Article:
In a small, book-strewn apartment in Beijing’s outskirts lives one of the last Chinese academics who refuse to be silenced by the ruling Communist Party’s relentless crackdown on intellectuals.
Wu Qiang, 50, once had an enviable career as a political science lecturer at the elite Tsinghua University.
But he was dismissed in 2015 after conducting fieldwork at the Occupy Central movement in Hong Kong a year earlier.
“This caused shockwaves at Tsinghua. I was cut off and they thought I was a troublemaker,” he said, adding that the university instead gave an “obscure technical reason” for his dismissal.
Since then, Wu continues to speak to foreign media despite a nationalistic climate that is increasingly hostile towards outside views.
He also filed a labor lawsuit against Tsinghua earlier this year.
“I am still protesting against Tsinghua’s illegal dismissal, just like how I am still resisting in my thoughts and my comments on politics,” says Wu, a stocky, energetic man who rattles through Chinese Communist Party history as his cats weave between his feet.
“It is very important not to stop speaking out. You need to comment on politics and society; that’s how you participate in it,” he said.
He remains an anomaly. After President Xi Jinping came to power in 2012, China’s vibrant intellectual circles gradually fell silent as Party critics were arrested, fired from their institutions or forced to flee abroad.
“Ten years ago, perhaps every weekend in every corner there would be a large number of salons and meetings” in Beijing, he said.
“But now, this wonderful scene does not exist anymore,” he lamented. “Everyone always talks about one issue when we meet: who’s disappeared or been detained recently. Everyone is waiting to see who will be next.”
In a sign of the sweeping changes to come, a leaked 2013 internal communique – known as Document No. 9 – warned against promoting “false ideological trends” such as constitutional democracy, civil society and press freedom.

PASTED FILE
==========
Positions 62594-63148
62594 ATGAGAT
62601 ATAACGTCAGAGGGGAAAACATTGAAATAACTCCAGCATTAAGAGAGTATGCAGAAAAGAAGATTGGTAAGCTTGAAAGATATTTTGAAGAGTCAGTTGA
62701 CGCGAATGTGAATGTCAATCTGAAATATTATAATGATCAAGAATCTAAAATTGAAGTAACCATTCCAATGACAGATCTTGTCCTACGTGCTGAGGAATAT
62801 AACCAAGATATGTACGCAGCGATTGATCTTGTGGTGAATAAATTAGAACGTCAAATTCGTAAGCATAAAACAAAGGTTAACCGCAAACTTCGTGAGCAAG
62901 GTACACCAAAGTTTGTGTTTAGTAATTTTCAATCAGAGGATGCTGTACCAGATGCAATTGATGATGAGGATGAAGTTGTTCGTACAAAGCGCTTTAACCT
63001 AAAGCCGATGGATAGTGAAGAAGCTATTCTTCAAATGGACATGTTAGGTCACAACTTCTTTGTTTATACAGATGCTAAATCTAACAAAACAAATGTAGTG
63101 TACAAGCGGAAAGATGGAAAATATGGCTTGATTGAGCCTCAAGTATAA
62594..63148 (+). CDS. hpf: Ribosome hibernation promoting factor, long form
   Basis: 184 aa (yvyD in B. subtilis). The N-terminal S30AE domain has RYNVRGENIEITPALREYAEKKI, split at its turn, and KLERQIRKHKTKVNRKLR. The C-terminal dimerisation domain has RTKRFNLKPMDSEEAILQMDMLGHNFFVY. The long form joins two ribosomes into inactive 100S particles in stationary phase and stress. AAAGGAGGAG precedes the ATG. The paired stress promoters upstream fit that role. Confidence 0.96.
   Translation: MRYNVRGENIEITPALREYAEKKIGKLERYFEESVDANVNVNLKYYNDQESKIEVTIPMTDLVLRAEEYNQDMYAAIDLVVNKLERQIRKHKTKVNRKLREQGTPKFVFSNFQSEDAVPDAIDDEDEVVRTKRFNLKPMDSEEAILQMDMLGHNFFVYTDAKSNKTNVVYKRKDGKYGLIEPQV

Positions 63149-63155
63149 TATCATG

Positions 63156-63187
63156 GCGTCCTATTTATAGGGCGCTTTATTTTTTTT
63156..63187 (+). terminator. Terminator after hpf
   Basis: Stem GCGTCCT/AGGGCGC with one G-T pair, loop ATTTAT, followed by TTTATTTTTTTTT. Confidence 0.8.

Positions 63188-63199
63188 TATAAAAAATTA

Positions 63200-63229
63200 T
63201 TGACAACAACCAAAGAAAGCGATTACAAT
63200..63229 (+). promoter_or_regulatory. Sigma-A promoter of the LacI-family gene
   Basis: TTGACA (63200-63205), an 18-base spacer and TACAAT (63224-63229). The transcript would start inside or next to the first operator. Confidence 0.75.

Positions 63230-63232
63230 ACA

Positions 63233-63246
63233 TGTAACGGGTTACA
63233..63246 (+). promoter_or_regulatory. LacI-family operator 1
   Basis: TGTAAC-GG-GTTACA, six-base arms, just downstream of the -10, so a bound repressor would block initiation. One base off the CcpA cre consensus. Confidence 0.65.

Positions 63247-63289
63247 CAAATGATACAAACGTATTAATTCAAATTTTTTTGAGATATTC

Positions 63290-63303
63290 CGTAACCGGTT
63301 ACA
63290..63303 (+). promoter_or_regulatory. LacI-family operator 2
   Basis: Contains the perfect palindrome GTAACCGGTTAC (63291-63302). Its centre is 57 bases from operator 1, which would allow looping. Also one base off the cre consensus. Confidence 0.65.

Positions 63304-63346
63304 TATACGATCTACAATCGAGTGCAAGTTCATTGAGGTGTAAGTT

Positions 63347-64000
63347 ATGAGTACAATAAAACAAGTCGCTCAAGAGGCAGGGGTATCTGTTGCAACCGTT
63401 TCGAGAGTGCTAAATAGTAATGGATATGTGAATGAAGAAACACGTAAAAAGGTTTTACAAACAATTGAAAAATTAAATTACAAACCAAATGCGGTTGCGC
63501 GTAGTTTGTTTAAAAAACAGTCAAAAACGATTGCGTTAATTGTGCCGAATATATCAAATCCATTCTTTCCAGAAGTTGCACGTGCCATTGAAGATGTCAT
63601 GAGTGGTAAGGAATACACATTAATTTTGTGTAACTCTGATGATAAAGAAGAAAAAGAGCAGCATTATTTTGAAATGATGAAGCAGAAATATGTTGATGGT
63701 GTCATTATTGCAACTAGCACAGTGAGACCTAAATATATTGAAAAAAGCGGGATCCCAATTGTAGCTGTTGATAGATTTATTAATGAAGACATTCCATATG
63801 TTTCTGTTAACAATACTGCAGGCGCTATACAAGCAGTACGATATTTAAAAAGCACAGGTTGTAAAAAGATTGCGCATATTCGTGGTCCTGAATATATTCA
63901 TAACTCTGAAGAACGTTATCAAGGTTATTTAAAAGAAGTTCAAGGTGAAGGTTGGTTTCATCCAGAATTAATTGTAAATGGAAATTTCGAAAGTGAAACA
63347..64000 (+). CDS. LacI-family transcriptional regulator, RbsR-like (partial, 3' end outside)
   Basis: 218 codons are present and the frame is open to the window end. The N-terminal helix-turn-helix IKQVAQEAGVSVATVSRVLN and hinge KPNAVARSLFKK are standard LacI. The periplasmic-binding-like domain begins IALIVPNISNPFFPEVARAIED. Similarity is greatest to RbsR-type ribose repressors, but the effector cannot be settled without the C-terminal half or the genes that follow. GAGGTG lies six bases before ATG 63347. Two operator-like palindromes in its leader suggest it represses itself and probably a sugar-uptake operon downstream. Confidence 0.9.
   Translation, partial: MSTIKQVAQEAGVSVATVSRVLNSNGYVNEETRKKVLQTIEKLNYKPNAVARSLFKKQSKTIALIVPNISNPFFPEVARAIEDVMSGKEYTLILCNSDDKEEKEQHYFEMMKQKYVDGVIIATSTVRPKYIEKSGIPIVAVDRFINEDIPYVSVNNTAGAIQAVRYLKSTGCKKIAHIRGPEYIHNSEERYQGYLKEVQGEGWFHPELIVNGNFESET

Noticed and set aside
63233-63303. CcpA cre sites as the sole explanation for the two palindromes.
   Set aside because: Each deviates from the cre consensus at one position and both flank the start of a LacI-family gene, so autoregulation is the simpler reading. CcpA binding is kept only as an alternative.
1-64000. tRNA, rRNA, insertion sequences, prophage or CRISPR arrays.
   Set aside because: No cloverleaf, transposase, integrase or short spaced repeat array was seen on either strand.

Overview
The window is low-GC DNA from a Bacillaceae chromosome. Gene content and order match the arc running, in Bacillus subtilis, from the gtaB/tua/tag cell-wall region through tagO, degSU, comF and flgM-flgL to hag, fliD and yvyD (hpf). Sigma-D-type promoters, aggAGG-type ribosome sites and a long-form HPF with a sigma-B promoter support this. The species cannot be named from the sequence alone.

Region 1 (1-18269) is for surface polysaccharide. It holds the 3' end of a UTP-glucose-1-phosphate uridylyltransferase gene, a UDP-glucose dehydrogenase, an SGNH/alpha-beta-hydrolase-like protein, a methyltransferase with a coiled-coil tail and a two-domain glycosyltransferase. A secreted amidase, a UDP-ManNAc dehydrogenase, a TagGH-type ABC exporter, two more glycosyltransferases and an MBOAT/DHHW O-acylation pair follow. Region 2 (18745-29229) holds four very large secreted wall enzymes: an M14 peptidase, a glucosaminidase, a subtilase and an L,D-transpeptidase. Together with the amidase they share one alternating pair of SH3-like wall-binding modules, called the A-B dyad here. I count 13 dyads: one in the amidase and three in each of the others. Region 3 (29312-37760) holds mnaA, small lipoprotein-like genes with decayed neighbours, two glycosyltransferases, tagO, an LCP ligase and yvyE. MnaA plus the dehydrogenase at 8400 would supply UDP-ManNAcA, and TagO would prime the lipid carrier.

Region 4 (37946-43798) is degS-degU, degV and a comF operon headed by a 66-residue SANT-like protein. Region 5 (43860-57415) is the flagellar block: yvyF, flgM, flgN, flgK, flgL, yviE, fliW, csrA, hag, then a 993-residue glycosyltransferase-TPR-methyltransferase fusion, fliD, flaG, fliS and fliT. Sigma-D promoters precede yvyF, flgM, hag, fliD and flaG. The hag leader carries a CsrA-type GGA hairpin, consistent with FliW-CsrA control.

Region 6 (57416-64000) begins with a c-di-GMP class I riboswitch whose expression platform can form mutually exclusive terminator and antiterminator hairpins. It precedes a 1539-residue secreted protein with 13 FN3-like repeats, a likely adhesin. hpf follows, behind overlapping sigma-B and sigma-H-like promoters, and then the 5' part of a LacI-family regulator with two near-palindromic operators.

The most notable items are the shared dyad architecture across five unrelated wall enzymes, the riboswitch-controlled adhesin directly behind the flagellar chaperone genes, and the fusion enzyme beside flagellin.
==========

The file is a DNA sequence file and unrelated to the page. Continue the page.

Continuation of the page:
It has been likened to a gag order for universities.
Intellectuals, NGOs, civil rights lawyers and liberal media were the first in line to be targeted by successive state-backed purges of dissent, which reached a peak in the 2015 nationwide “709 crackdown” when over 300 lawyers and human rights activists were arrested.
During the past year alone, influential business tycoon Ren Zhiqiang was jailed for 18 years and legal scholar Xu Zhangrun was detained and sacked from Tsinghua after writings that criticized Xi’s response to the coronavirus outbreak.
Meanwhile, former Central Party School professor Cai Xia fled to the US and was expelled from the Party last summer, after a recording of a lecture surfaced in which she likened Xi to a “mafia boss.”
‘Taste of freedom’
The silencing of dissent comes as China, having successfully tamed the coronavirus, flaunts an unprecedented level of confidence on the global stage, sparring with Western countries that view it as a strategic threat.
The ruling Chinese Comunist Party is also about to celebrate, trimuphantly, 100 years since its founding.
“The anniversary is, to a large degree, to celebrate how China avoided the fate of many other Communist parties in eastern Europe, as well as the Soviet Union, that collapsed after the Cold War,” Wu said.
The party “wants to deeply intertwine the CCP’s survival with China and the Chinese people, to establish a sense of historical legitimacy for future rulers.”
Within China, public intellectuals who voice liberal opinions or engage with foreigners are frequently trolled by ultra-nationalists – while those with strident pro-China views are promoted by the state.
Wu decries the “intellectual poverty” of Chinese scholars, whose foreign contacts and research areas are increasingly subject to official approval, leaving them isolated from the international community and locked in internal squabbles.
“Like how laborers derive meaning and self-actualization through work,” Wu reflected, “my comments are my labor and the source of my fulfilment.”
Referring to the Tiananmen Square pro-democracy protests, he added: “My generation experienced political opening and the short-lived freedom of 1989. You only need to have tasted freedom once to not give it up.”